LANDLINE (2017)—Comedy-drama featuring Jenny Slate and Abby Quinn as sisters of parents Edie Falco and John Turturro, each with his or her various professional and romantic problems. The main subject here is infidelity, with dad and older sister each cheating on their respective main squeezes. The upside is the story of how the sisters slowly bond after sniping at each other, sibling-rivalry style. The downside is that there are too few characters to like here—there seemed like enough smoking, drug use, cheating and puking for two or three movies, and although this was supposed to be a comedy, I don’t think I laughed once. The first third is very rough going, but it does gradually improve. (7)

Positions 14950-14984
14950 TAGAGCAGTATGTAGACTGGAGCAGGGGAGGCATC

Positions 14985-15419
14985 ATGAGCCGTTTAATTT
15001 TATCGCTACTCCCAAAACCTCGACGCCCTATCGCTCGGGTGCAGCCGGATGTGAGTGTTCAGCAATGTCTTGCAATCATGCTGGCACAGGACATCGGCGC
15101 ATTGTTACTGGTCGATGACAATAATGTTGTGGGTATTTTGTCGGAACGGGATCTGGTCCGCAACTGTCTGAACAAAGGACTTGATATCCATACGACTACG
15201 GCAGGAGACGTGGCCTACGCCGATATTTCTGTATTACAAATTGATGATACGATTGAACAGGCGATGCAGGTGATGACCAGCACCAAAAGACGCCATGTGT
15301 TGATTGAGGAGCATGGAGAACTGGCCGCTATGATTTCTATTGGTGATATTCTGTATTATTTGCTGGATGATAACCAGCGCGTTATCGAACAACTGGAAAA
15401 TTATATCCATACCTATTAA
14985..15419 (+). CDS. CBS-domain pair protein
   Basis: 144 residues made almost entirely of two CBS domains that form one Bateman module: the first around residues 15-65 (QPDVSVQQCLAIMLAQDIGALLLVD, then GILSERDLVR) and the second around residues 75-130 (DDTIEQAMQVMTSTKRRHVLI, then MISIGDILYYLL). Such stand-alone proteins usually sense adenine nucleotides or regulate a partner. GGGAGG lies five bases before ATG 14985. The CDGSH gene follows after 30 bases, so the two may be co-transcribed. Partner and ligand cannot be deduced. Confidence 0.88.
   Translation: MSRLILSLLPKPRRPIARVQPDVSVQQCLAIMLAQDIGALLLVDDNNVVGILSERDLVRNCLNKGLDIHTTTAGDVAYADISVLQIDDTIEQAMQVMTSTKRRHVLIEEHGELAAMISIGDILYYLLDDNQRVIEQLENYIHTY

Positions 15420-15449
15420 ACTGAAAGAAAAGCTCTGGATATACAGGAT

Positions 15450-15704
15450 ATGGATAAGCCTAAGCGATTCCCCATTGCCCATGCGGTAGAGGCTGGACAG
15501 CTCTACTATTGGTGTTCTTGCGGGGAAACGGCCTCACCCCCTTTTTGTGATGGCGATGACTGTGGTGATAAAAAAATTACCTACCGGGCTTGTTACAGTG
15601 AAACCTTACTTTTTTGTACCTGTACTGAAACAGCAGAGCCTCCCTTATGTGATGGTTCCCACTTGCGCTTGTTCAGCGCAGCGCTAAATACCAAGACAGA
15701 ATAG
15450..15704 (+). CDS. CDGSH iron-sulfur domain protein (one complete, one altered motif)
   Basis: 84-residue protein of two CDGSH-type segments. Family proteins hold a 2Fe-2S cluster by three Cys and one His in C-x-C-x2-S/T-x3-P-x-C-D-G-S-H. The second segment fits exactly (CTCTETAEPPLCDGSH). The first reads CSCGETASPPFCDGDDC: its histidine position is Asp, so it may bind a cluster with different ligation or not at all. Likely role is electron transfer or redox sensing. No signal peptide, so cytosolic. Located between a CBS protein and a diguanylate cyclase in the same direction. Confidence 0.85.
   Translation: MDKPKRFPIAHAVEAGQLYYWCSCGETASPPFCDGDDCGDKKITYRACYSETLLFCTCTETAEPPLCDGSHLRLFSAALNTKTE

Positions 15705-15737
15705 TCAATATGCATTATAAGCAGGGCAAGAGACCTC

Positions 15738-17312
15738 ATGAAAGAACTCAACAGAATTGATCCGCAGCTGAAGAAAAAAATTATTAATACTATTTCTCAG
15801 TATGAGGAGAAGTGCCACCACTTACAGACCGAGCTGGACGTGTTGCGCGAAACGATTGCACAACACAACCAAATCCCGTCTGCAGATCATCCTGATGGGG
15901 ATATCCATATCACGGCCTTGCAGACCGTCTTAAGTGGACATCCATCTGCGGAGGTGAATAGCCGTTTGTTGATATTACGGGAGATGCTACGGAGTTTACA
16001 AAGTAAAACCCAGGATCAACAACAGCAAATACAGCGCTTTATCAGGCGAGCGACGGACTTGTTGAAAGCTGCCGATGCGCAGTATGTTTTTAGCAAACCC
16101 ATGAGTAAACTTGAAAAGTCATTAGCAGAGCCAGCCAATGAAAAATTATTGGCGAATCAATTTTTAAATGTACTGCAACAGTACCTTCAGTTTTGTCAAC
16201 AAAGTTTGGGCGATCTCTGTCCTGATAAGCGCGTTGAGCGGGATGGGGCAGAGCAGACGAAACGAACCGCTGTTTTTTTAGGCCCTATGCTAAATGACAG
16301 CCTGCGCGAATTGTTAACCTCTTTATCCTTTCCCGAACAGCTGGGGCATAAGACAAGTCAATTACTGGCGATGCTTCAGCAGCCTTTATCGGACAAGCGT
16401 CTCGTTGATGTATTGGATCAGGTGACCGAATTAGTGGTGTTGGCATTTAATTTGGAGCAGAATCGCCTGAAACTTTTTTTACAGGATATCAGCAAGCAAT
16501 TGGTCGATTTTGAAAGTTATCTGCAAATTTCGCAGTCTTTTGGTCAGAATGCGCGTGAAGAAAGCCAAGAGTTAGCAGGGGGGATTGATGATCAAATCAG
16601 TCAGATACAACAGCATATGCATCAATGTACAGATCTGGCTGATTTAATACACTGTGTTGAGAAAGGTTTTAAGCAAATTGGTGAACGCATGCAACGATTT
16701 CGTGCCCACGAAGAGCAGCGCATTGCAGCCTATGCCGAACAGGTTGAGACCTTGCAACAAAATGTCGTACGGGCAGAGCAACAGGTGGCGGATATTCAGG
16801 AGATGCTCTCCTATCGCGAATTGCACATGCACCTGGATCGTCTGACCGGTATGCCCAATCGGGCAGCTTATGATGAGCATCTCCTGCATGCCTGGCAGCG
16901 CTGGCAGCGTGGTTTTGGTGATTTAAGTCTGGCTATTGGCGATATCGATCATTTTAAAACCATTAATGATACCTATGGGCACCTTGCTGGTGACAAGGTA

BAD DAY AT BLACK ROCK (1955)—This is sort of a half-Western, half-suspense thriller starring the great Spencer Tracy. He plays a mysterious one-armed guy who arrives in a tiny town in the Southwest, and the handful of people there are extremely suspicious of his agenda. Everybody in the movie has a secret, and practically everybody except Tracy is a bad guy—including Dean Jagger, Lee Marvin, Ernest Borgnine and Robert Ryan. Very tense at times; unfolds at its own pace, but totally absorbing. (9)